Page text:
On the indie rock tip a definite favorite for me was Madrid, Spain quintet Los Punsetes. The Pablo Díaz-Reixa (a.k.a. El Guincho) produced Una Montaña Es Una Montaña is driving and warm with great layers of interwinding guitars, sparingly-placed effects and some rebellious apathy. There’s something in the band’s sound, especially Ariadna’s vocals, that reminds me of naive reminiscing and hell with the world feelings I had back in high school. A time when, in actuality, there was nothing holding me back or anything to be sentimental about.
While Chilean singer-songwriter Gepe has been garnering praise in the alternative Latin scene for a while I’ll admit that I didn’t really catch on until GP came out towards the end of this year. It’s a thoroughly solid pop album that evenly squares uptempo marches with delicate numbers. It’s an updated take on classic Chilean folk sensibilities and sounds mixed with pop that’s sincere and moving, and features some exiting instrumentation. Whether he’s simply singing over an acoustic guitar or experimenting with dancehall rhythms the songs really connect and make this release hands down one of my favorite start-to-finish listens in a while.
Of course I had way more than ten favorites so let’s run through a few more while I’m here. On the more traditional side of things a definite highlight was L.A.’s Las Cafeteras whose updated take on son jarocho shone with a feisty live set and lyrics that touch on modern topics. Their debut full-length It’s Time is worth copping. Another talent doing the traditional sounds of his country is Joan Soriano. On La Familia Soriano the young Dominican guitarist and singer teamed up with his siblings for another great take on classic bachata and merengue. New York band Chicha Libre once again connected with their sophomore LP Canibalismo and their unrestricted take on Peruvian chicha. And right here in Seattle, Washington the band Si Limon issued their great self-titled EP that features original tunes with Latin sounds and African rhythms.
I’m a huge cumbia lover and while I adore cumbia-based electronica and classics remixed for the dancefloor it’s also great to see artists advancing the genre in other ways. Bay Area group Cumbia Tokeson’s Chuchos Vol. 1 was a fabulous mix of chicha, Colombian cumbia and rock. The Argentine/Mexican punk rock cumbia queens Kumbia Queers dropped their super fun and well done Pecados Tropicales and Swedish octet Cumbiasound really surprised me with their way funky and imaginative Calzones Largos. On the more electro side of things I’ll point to three Mexican groups: Sonido Desconocido II, Los Master Plus, and Sonido San Francisco.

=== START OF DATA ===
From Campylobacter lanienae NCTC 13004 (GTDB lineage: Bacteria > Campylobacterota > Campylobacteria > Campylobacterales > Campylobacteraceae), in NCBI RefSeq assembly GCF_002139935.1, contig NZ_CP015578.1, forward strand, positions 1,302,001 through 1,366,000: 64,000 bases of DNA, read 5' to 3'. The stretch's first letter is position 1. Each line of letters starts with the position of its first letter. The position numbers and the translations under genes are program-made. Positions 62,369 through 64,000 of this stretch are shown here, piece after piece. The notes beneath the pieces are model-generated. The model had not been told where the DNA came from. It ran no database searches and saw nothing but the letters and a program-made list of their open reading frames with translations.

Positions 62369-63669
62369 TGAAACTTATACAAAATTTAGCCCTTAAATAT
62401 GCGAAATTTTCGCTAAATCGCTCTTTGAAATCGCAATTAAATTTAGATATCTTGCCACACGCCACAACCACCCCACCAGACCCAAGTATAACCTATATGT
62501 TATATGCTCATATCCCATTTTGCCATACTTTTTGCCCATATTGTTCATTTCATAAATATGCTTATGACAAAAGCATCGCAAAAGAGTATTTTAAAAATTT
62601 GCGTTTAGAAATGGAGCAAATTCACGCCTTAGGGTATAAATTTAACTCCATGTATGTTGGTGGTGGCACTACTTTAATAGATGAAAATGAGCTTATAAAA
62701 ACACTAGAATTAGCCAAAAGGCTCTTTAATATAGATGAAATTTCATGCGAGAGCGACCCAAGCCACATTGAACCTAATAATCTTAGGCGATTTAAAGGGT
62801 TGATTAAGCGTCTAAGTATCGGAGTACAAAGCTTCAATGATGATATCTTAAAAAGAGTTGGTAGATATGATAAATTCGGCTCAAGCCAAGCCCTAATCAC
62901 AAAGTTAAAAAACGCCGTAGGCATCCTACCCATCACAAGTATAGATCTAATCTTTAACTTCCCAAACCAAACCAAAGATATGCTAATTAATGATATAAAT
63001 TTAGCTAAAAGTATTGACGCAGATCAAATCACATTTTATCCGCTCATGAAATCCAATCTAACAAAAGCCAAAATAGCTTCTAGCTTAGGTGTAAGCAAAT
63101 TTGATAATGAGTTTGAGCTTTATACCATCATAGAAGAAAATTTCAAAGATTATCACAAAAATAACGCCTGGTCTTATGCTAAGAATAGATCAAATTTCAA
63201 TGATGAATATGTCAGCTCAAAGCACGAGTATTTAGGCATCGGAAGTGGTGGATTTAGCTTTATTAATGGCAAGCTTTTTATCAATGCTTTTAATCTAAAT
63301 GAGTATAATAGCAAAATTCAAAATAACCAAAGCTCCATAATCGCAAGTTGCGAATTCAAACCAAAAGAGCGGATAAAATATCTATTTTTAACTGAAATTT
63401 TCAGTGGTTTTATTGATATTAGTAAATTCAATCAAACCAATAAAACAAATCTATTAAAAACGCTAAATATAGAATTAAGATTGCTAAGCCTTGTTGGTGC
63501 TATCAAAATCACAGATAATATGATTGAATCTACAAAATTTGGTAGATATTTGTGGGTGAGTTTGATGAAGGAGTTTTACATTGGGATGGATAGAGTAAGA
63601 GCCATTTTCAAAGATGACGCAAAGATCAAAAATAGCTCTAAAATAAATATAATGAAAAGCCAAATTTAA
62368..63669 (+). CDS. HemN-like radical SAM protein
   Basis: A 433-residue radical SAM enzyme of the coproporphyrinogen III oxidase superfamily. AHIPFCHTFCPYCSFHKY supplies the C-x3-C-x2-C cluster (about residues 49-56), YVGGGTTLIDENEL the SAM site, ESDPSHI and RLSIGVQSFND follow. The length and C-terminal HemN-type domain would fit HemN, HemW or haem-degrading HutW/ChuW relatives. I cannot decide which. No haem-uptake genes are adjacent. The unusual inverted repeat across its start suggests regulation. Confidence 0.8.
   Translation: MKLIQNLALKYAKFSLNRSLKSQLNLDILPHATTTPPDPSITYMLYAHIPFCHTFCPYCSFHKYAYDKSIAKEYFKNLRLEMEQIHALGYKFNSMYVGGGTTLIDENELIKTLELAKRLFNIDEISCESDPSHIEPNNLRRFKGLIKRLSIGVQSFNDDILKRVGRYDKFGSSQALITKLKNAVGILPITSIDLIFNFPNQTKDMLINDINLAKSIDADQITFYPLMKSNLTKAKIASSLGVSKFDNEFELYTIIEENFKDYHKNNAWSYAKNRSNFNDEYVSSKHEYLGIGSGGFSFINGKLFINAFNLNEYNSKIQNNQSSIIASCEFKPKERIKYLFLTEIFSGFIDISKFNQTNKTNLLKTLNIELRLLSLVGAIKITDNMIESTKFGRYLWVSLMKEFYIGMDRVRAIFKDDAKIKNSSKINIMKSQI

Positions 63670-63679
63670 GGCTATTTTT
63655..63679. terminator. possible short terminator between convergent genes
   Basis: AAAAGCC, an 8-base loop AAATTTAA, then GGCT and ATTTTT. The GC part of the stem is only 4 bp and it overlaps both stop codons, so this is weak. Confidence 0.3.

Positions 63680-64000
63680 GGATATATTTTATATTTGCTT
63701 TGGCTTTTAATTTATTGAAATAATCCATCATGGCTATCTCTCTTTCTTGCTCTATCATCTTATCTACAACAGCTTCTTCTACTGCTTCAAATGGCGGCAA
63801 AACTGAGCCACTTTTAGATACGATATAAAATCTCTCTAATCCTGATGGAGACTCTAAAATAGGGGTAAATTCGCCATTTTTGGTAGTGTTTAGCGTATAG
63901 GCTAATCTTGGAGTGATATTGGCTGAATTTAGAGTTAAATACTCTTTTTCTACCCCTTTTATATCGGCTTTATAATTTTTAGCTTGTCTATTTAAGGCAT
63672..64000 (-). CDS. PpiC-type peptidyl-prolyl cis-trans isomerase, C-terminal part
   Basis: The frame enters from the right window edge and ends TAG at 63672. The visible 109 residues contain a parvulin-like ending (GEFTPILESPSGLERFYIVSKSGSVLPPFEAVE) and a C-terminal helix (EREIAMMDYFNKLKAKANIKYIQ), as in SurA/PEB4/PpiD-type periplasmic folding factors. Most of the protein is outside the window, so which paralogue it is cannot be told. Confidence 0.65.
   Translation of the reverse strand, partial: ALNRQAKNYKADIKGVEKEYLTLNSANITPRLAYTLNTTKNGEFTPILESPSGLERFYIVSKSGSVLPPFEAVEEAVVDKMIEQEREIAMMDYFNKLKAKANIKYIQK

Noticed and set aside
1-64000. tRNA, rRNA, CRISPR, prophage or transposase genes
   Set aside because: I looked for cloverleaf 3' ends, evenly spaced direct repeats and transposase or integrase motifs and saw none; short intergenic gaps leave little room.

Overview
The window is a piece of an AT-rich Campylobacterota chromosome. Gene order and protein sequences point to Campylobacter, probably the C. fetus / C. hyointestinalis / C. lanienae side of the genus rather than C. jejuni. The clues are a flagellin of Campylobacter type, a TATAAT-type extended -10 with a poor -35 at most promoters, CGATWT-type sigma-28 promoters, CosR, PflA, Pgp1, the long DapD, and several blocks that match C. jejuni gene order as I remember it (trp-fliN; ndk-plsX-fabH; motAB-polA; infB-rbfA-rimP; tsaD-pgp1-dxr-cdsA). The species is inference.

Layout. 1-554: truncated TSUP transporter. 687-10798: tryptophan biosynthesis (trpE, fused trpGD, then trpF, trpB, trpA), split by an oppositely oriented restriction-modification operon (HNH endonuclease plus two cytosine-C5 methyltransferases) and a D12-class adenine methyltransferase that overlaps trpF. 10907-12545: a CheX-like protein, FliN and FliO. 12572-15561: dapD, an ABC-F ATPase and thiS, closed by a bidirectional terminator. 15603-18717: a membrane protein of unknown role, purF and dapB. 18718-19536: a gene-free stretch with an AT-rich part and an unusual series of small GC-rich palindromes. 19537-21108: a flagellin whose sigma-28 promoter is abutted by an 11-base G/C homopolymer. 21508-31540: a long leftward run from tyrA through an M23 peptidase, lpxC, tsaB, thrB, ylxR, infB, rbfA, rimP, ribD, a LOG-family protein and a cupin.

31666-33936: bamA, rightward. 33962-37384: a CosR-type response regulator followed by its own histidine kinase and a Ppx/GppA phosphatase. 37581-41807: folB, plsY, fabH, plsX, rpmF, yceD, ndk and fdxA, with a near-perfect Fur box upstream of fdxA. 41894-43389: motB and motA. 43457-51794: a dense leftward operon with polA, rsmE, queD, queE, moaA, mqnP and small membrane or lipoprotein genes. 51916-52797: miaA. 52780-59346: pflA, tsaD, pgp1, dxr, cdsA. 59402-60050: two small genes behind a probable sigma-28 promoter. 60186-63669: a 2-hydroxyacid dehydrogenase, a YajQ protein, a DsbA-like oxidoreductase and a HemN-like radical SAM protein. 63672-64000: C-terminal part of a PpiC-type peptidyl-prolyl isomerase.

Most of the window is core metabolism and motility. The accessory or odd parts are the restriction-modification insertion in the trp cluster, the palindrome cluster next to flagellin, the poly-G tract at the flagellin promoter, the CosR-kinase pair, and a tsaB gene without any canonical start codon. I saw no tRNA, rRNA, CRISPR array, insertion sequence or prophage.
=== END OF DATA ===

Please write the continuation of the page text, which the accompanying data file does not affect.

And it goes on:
It’s no secret I’m a fan of Bay Area Panamanians Los Rakas’ mix of hip-hop and dancehall. Their Valentine’s Day EP Raka Love was a romantic ace and will sound great any time of the year that you’re in the mood. I’m looking forward to their new full-length as well as solo joints from Dun and Rich. Mexico’s Josué Josué was a favorite hip-hop discovery. He’s a young, genuine and talented MC whose songs feature some creative sampling and quite progressive beats like his team up with producer Siete Catorce on “Linus.” Speaking of hip-hop with progressive beats make sure and check out Chile’s K.T.R. Another one on the rap/reggaeton tip that I recommend is Tego Calderón’s The Original Gallo del País mixtape.
I’ve mentioned Chilean pop a few times here already, but I’d be remiss not to suggest a couple more. Astro’s self-titled debut full-length of often nature-themed, polyrhythmic electro-pop was outstanding. So was Ases Falsos’ grand Juventud Americana with it’s captivating blend of catchy synth/guitar electo-pop and relevant lyrics. Protistas’ Las Cruces is an indie-rock must check as well. Yes, they’re also from Chile. More worthy rock picks that I enjoyed this year: Spain’s Betunizer and Espanto, and Argentina’s yiLet, Banda de Turistas, Las Ligas Menores, and Mujercitas Terror. For funk rock dig Kinky’s Sueño De La Maquina and definitely Argentine duo Illya Kuryaki and the Valderramas who reunited after a decade with Chances.
From Brazil multi-instrumentalist and producer Curumin brought a soulful, atmospheric mix of Brazilian flavors, funk, electronics and more with Arrocha and Luaka Bop’s collection of eccentric funk and soul man Tim Maia’s 1970s output World Psychedelic Classics 4 is a total blast. (check Curumin’s El Sonido live set here) Peru’s Novalima had another exceptional album with Karimba, and Déjenme Llorar by Mexico’s Carla Morrison brought her much deserved time in the spotlight. Monsieur Periné is most certainly worth checking out too. The trilingual, swinging gypsy jazz septet from Colombia surprised and delighted with Hecho a Mano: Suin a la Colombiana.
Last but not least I’d love to recommend three compilations. ZZK’s Future Sounds of Buenos Aires showcases their impressive roster of progressive electro-roots artists. Latino Resiste Presents Root A Pacifica is a magnificent collection of a variety of Afro-Pacific music. And on constant repeat right now for me is Diablos Del Ritmo – The Colombian Melting Pot 1960-1985 put out by Analog Africa. This 2-CD set is top-notch and features porra, cumbia, funk, afro-beat and much, much more.
I’m sure I’m forgetting a bunch so be sure to tune in every Monday night for more in the best in modern Latin sounds and if you have any suggestions I’d love to check them out. Thanks for listening and supporting KEXP!